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Performance Improvements for Using Haptic Effects

With our last post showing the haptic feedback test graphs for our Precision Haptic™ range, we can take a look at the performance enhancements achieved through these techniques.

For a full discussion of the advantages of haptics, you may be interested in checking out these guides on our website:

Haptic Feedback Overview

Haptic Feedback and Vibration Alerting Integration Guide

Again, we’re going to use the 305-000 haptic vibration motor (since depreciated) as our reference.

Time Reductions

See the table below for a comparison between the Step Response results and the Overdrive Step Response. Remember the Overdrive Step Response test uses haptic feedback drive techniques to improve the performance, in an attempt to give a ‘crisper’ user experience.

ParameterBasic EffectHaptic Feedback Effect
Typical Rise Time to 90%140 ms75 ms
Typical Stop / Active Brake Time68 ms24 ms
Total Effect Time208 ms99 ms

So by using haptic drive techniques, we can repeat our effect just over twice as many times in a given timeframe.

Power Consumption

So all this improved performance must come at a price, right? Surely it consumes more power?

Well, we can use the graphs to calculate the power consumption. Note that due to the sensitive nature of the current measurement, we will have to use approximations in the reading. You are encouraged to use your values and draw your conclusions if you wish!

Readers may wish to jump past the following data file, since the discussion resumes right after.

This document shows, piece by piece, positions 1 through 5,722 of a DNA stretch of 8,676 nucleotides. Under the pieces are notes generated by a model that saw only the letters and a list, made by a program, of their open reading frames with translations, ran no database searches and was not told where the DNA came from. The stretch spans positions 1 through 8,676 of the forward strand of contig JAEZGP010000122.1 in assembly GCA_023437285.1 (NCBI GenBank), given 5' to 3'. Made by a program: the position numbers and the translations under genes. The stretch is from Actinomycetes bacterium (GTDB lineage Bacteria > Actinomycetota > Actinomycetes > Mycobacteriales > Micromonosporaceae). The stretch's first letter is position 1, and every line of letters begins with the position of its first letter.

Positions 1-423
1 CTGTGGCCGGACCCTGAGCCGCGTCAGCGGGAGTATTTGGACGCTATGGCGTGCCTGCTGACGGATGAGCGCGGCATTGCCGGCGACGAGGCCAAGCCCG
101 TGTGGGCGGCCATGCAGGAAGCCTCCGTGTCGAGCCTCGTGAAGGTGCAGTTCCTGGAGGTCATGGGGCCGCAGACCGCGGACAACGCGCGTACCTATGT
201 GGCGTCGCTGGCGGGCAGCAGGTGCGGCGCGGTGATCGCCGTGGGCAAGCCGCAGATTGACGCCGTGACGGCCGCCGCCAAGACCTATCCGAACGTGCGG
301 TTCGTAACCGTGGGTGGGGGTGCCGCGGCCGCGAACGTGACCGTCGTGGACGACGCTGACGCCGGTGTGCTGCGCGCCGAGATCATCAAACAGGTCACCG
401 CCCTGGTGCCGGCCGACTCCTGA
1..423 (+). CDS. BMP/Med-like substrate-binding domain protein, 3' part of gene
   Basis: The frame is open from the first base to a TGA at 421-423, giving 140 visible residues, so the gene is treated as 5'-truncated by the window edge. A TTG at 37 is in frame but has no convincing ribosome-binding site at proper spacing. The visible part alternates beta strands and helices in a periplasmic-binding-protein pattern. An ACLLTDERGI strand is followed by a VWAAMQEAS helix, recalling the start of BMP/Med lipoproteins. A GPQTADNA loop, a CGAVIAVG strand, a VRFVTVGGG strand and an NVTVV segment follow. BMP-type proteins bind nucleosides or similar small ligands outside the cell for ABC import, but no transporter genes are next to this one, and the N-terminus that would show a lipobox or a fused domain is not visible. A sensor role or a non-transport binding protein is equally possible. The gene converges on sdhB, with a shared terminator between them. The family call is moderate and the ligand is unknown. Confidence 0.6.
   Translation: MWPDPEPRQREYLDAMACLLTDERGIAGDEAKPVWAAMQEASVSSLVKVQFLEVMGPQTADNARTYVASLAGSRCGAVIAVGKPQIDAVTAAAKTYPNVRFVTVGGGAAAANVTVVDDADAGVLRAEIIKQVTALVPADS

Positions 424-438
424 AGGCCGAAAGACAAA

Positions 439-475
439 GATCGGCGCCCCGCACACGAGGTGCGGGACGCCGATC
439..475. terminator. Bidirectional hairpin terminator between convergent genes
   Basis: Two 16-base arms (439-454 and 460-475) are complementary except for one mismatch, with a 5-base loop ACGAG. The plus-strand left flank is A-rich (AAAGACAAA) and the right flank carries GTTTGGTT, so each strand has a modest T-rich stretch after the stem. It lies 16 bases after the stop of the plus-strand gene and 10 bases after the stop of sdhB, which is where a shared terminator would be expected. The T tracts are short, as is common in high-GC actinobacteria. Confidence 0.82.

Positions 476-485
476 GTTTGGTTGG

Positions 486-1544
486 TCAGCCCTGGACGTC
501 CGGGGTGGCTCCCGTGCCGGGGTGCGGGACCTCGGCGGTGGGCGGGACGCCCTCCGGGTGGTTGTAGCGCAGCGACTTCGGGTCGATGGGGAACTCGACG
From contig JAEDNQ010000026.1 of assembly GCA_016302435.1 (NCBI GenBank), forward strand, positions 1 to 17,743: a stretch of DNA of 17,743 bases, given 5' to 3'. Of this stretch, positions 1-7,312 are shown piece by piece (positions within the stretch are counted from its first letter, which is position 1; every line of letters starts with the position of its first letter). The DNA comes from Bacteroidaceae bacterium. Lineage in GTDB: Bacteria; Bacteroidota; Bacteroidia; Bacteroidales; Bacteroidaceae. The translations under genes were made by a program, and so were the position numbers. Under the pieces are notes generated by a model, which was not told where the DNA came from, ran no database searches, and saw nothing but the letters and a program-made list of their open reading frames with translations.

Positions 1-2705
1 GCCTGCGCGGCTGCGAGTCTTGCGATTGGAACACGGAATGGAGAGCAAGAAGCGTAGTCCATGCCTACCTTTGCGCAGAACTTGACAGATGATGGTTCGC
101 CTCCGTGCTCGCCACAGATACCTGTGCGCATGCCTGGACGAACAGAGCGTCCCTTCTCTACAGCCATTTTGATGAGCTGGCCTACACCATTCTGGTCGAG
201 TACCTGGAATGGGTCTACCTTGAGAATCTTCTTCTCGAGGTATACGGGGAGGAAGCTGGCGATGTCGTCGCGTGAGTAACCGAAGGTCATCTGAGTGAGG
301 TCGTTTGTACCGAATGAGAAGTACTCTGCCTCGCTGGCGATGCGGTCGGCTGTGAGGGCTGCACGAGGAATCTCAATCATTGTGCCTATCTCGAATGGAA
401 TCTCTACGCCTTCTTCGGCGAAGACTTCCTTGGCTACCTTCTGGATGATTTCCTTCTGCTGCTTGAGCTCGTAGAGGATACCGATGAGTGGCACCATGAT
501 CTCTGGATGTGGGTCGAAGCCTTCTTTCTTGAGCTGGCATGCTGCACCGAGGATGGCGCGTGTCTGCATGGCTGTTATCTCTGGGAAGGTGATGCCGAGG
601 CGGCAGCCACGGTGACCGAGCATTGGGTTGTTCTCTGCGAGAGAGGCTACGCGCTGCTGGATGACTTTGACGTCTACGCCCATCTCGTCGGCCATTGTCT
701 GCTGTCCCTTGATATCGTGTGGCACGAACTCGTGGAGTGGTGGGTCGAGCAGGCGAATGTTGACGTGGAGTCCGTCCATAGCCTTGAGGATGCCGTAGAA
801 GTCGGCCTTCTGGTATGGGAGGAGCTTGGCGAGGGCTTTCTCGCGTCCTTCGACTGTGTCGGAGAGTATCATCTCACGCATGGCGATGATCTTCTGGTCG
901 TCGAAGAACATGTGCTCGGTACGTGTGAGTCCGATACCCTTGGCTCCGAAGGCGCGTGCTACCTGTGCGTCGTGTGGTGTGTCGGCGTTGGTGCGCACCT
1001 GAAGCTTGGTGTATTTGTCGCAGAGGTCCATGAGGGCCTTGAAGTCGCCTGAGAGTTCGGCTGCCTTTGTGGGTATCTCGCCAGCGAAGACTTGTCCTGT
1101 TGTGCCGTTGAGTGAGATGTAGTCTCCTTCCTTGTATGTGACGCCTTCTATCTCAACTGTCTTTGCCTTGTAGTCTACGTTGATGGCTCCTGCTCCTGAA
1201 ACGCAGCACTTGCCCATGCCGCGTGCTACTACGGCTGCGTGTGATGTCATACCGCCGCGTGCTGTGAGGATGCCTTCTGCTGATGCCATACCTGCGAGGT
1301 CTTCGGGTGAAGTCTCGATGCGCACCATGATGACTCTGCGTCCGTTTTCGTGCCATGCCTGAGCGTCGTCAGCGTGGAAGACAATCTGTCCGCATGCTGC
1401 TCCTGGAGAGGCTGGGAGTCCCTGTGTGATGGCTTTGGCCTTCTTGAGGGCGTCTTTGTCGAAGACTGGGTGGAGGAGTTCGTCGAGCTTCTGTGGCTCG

We’re going to use an average value for the current consumption for each section of the effect, using the formula:


ParameterBasic EffectHaptic Feedback Effect
Typical Rise Time to 90%140 ms @ 85 mA75 ms @ 120 mA
Typical Stop / Active Brake Time68 ms @ 0 mA24 ms @ 125 mA
Voltage Applied1.3 V1.7 V
Total Power Consumption15.47 mW20.4 mW

We can see that there is indeed a small increase in power consumption of 5 mW. This will differ depending upon the effect and the extent that the haptic effects are used within it. For example, the difference will be almost negligible if the effect has a long sustained period at its full vibration amplitude.

The example above can be considered as the worst-case scenario for the difference in power consumption due to the motor being driven at the Maximum Operating Voltage.

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